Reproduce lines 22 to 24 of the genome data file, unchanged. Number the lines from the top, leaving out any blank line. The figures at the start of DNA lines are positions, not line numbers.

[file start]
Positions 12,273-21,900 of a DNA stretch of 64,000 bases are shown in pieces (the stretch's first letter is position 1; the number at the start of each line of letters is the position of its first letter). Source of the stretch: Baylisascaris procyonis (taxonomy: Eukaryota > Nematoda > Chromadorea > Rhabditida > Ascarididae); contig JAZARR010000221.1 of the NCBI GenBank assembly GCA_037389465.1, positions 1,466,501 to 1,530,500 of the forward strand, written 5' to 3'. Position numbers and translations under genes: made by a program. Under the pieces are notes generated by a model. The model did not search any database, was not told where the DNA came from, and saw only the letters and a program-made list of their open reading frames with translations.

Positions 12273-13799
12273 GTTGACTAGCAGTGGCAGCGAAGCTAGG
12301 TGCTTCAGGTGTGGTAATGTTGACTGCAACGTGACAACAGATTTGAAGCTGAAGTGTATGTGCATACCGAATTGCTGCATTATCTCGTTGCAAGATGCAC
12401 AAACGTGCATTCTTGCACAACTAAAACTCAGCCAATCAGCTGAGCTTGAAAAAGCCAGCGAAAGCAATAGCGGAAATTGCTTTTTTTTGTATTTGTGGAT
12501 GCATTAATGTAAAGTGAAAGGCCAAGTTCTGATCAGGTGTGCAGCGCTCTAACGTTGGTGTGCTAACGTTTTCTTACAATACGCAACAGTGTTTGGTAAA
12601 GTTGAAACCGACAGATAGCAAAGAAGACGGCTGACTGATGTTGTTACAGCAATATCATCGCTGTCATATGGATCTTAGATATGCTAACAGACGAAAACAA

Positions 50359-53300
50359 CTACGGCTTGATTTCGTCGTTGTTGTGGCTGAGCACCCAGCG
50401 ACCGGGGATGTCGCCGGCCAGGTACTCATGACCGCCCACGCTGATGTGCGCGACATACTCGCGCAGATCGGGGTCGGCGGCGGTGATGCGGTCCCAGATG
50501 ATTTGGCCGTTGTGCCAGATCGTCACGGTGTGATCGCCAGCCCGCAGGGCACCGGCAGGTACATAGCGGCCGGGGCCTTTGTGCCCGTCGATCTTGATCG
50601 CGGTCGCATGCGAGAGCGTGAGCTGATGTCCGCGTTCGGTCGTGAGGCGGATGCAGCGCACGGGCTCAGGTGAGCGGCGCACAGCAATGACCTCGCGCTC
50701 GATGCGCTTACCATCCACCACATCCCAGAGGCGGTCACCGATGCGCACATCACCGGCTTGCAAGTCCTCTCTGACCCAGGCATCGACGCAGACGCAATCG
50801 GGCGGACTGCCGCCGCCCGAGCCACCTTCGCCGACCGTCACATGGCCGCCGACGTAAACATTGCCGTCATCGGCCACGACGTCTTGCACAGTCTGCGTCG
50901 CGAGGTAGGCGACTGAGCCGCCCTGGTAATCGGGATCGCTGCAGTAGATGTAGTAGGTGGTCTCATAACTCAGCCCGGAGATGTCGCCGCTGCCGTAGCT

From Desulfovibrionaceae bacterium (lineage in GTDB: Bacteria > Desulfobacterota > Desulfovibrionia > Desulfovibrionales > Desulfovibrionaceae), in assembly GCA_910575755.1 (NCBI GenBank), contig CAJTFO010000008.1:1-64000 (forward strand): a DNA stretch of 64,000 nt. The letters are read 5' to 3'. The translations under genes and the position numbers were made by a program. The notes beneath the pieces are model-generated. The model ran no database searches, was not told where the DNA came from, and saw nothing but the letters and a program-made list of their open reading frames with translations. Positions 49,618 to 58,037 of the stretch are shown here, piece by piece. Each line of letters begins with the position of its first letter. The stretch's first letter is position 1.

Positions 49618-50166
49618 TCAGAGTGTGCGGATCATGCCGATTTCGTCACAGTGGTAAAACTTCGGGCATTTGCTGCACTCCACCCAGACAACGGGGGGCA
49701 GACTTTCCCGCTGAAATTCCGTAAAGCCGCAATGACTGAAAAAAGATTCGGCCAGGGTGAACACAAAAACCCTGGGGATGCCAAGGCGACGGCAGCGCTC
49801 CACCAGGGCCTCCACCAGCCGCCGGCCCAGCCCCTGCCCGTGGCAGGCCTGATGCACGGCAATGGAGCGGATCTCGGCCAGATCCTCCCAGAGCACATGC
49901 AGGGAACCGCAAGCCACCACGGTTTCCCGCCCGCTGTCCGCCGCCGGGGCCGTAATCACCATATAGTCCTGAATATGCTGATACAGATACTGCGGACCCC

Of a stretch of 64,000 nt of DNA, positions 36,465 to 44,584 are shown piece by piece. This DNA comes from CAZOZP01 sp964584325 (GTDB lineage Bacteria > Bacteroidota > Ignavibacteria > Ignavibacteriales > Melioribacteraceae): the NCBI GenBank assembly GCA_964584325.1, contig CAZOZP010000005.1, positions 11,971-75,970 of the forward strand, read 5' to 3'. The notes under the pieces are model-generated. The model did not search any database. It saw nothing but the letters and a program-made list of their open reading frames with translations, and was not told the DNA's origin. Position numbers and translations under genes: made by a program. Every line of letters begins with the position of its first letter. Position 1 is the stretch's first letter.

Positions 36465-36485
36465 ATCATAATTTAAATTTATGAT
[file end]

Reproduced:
Of a stretch of 64,000 nt of DNA, positions 36,465 to 44,584 are shown piece by piece. This DNA comes from CAZOZP01 sp964584325 (GTDB lineage Bacteria > Bacteroidota > Ignavibacteria > Ignavibacteriales > Melioribacteraceae): the NCBI GenBank assembly GCA_964584325.1, contig CAZOZP010000005.1, positions 11,971-75,970 of the forward strand, read 5' to 3'. The notes under the pieces are model-generated. The model did not search any database. It saw nothing but the letters and a program-made list of their open reading frames with translations, and was not told the DNA's origin. Position numbers and translations under genes: made by a program. Every line of letters begins with the position of its first letter. Position 1 is the stretch's first letter.

Positions 36465-36485
36465 ATCATAATTTAAATTTATGAT